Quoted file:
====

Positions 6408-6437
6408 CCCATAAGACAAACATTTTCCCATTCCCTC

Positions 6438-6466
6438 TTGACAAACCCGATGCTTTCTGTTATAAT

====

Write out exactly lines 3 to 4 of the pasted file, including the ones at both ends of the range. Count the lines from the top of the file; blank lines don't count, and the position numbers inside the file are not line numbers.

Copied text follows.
Positions 6438-6466
6438 TTGACAAACCCGATGCTTTCTGTTATAAT